I wish it shocked me that a politician as firm in her beliefs as Purcell would be wrangling such a deep, complex unease about being able to publicly name her own choices. But women’s bodies have long been debated, wrangled and used as fodder in Australian politics. Six weeks ago, the Herald Sun published a cartoon featuring a depiction of Victorian Premier Jacinta Allan nude. In August, in an endeavour to voice her support for abortion to become fully decriminalised in WA, West Australian Agriculture Minister Jackie Jarvis spoke about her experience terminating a pregnancy in the early 1990s. She was met with a heartless response from Liberal MP Nick Goiran: “My aspiration is that in Western Australia a woman who finds herself in an unexpected pregnancy is surrounded by so much support that the idea of an abortion is unthinkable for her.” Jarvis had previously revealed to Goiran and the rest of the chambers that her pregnancy was the result of being date-raped in her 20s.
Without any sort of national data collection, women and pregnant people look to representation instead of statistics, real-life people they can locate elements of their own struggles within, people who have walked a similar path. Especially if that path is in and out of an abortion clinic, be it once, twice or multiple times. “Falling pregnant more than once, and deciding to have more than one abortion, happens to so many people. It’s just not spoken about. Because of this, when I fell pregnant a second time … I felt like it was my mistake,” Purcell says.
Both of Purcell’s experiences were different, again — and while her second abortion was shrouded in more stigma, it also offered her an insight into a safer healthcare experience. “The first abortion I had was before we had ‘safe access zones’, and I got quite severely harassed. I was told I was killing my baby.” Before 2015, protesters were allowed to gather on the outskirts of abortion providers and harass, condemn and bully people entering the clinic. While there are many structural roadblocks that make the process of terminating a pregnancy an uneven playing field in Australia, Victoria has remained steadily ahead of its neighbouring states when it comes to abortion access. Last week, Victoria’s Health Minister Mary-Anne Thomas announced that three additional hospitals in Melbourne’s eastern and western suburbs, as well as the Mornington Peninsula, will begin offering surgical abortions.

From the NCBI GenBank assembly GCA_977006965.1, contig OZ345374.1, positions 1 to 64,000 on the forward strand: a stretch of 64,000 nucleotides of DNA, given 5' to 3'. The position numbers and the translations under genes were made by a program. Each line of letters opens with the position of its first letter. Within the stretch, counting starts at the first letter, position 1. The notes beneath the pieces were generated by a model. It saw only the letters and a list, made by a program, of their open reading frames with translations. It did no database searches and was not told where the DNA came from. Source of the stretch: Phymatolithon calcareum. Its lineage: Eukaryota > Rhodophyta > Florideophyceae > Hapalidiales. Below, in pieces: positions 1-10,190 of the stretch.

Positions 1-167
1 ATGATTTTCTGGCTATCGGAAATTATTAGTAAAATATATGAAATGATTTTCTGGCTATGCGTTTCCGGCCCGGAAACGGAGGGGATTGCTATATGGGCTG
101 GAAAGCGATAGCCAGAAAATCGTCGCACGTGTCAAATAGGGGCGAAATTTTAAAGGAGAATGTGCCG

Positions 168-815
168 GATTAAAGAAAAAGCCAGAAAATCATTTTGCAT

Purcell’s second abortion was in an entirely different setting, free from threat and intimidation, given she required the procedure just after the Public Health and Wellbeing Amendment (Safe Access Zones) Act was introduced. “I remember thinking, this is what it feels like for politics to so intimately affect my life. And I feel safer here doing what I am completely within my rights to do.”
Purcell sits on her couch, surrounded by a handful of framed, feminist slogans. Aimee, a member of her team, peruses an exhaustive archive of rescue dogs on a nearby laptop, presumably looking to secure the team’s next adoption. There’s something to be said for a politician who neatly places her experience as a woman into her legislative mission, noting all the ways in which her gender rubs up against the world around her. Purcell is ready to say just that: a second abortion ought not be a secret. Instead it is what ignited in her the flame to campaign for safer, more comfortable abortion access. And now she’s not afraid to say so.